Fabric.com paid what it describes as a minimal amount for forum software from vBulletin to create its Sew to Speak online forum. Ongoing costs primarily are a bit of time each week from staff sewing experts who monitor the forum and provide answers and guidance. “The forum has not been a drain on financial or human resources,” says Laurie Eady, marketing director at Fabric.com, which launched its forum in early 2006 and averages 20 new threads and up to 100 new posts a month.
“Overall it doesn’t cost much at all,” Holmquist says. Stylin’ Trucks used software from ONESite Inc. to build its forum. “We have to devote some resources to it like staff monitoring and I.T. maintenance, but this amounts to a very small amount of money.”
Because it runs one of the largest online forums, Bodybuilding.com spends more. About $50,000 a year goes into I.T. maintenance, staff time and additional servers. DeLuca says the gains a retailer will realize from an investment in an online forum can only be measured over an extended period.
“When you’re helping people find what they want and understand what they need to know and meet new people, you’re creating goodwill that you just can’t measure,” he says. “This is a long-term investment that will take some time and a relatively small amount of money, and it’s worth far more than you invest.”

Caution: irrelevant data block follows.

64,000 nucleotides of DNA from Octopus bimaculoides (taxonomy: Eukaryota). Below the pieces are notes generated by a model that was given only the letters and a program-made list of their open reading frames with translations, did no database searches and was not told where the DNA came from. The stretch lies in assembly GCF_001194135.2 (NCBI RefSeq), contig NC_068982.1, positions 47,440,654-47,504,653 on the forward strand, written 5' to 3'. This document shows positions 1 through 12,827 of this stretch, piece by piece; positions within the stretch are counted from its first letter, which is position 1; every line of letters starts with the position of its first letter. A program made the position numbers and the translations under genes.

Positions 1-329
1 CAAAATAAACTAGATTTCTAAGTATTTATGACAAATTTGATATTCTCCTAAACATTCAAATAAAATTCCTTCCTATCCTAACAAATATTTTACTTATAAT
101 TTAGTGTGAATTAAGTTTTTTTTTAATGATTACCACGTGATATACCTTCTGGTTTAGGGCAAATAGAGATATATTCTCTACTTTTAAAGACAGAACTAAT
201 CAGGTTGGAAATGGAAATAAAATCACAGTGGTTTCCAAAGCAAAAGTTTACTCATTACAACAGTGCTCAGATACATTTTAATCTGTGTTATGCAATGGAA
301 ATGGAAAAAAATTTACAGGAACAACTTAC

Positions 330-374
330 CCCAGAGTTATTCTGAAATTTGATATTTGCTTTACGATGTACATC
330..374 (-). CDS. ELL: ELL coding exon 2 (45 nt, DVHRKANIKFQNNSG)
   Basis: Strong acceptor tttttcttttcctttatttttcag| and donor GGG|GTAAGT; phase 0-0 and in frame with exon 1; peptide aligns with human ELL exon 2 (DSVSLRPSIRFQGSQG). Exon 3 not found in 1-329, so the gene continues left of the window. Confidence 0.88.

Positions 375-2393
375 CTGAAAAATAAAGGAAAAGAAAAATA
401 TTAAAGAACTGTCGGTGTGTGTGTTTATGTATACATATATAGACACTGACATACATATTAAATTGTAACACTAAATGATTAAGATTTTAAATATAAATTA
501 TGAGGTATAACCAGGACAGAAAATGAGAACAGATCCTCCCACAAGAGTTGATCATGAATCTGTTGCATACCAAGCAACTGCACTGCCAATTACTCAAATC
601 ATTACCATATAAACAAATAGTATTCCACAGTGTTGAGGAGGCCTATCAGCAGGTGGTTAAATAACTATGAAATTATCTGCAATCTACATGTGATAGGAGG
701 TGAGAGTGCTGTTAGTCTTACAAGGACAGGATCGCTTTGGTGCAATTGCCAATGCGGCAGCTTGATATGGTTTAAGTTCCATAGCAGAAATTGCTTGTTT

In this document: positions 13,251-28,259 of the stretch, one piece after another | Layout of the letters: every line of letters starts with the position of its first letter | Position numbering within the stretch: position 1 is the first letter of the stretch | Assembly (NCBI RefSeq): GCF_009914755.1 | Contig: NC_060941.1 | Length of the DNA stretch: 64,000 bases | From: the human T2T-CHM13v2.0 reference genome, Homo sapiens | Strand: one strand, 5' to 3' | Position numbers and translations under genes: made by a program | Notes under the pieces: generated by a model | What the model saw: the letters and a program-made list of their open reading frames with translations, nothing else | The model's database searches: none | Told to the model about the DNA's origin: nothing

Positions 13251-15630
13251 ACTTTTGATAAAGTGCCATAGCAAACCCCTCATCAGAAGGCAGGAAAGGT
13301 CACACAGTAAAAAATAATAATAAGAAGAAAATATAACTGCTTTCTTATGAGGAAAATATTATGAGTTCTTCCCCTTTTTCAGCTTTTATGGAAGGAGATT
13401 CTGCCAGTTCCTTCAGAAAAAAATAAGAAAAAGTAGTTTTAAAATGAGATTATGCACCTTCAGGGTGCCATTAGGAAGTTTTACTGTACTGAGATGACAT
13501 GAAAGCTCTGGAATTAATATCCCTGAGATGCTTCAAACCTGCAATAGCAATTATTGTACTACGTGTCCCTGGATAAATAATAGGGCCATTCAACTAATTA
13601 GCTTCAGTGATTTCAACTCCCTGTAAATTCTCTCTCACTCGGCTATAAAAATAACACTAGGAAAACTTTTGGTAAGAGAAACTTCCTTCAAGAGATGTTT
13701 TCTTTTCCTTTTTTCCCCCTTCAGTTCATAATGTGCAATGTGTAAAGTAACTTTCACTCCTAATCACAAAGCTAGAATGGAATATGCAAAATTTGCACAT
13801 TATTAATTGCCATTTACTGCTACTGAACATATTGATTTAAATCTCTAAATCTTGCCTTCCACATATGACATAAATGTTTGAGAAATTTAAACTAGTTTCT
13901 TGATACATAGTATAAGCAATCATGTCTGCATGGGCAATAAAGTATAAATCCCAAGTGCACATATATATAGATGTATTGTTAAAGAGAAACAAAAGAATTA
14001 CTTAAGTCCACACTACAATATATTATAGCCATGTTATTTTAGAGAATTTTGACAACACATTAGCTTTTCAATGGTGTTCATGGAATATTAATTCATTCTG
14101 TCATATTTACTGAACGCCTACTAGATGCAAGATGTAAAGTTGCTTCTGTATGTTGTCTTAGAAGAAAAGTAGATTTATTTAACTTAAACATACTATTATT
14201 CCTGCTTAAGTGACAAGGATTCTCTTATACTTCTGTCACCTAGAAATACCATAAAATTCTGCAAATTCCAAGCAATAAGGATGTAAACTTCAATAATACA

Building a community
When launching a forum, there are many ways e-retailers can prime the pump to elicit participation by customers. First up is promoting the forum on the e-commerce site and in e-mail marketing, retailers say. From there, in-house staff must take the lead by seeding the forum with content as well as questions.
“In the beginning we had employees start a lot of threads, especially about controversial topics to get people talking,” DeLuca says. “One topic was: ‘What do you think about female bodybuilders?’ That got people all riled up.”
Bodybuilding.com then reached out to pros and industry experts, asking them to create topical threads and be active members of the community. “This only helps them because it gives them more of an audience to show their expertise,” DeLuca explains. “The audience benefits from that expertise, which helps fulfill our mission of helping people reach their goals.”
Fabric.com launched Sew to Speak without a name. It decided it would let customers name the forum as a way of creating buzz and getting the ball rolling. Results exceeded expectations, Eady says.
“We used different spots on the web site and in e-mail marketing to advertise the contest, linking customers to a spot in the forum where they could suggest names. Then we set up a poll in the forum where people could vote for the top five we selected. Letting customers name it gave them more ownership of the forum,” she says. “We primed with posts, as well. Our expert sewers on staff got in there and did seeding.”
During the test phase for Stylin’ Trucks, 100 staff members, family and friends are using the forum, seeding it for when it launches to the public in the fall. It also plans to promote the forum on its MySpace page. Additionally, it will be pressing the flesh.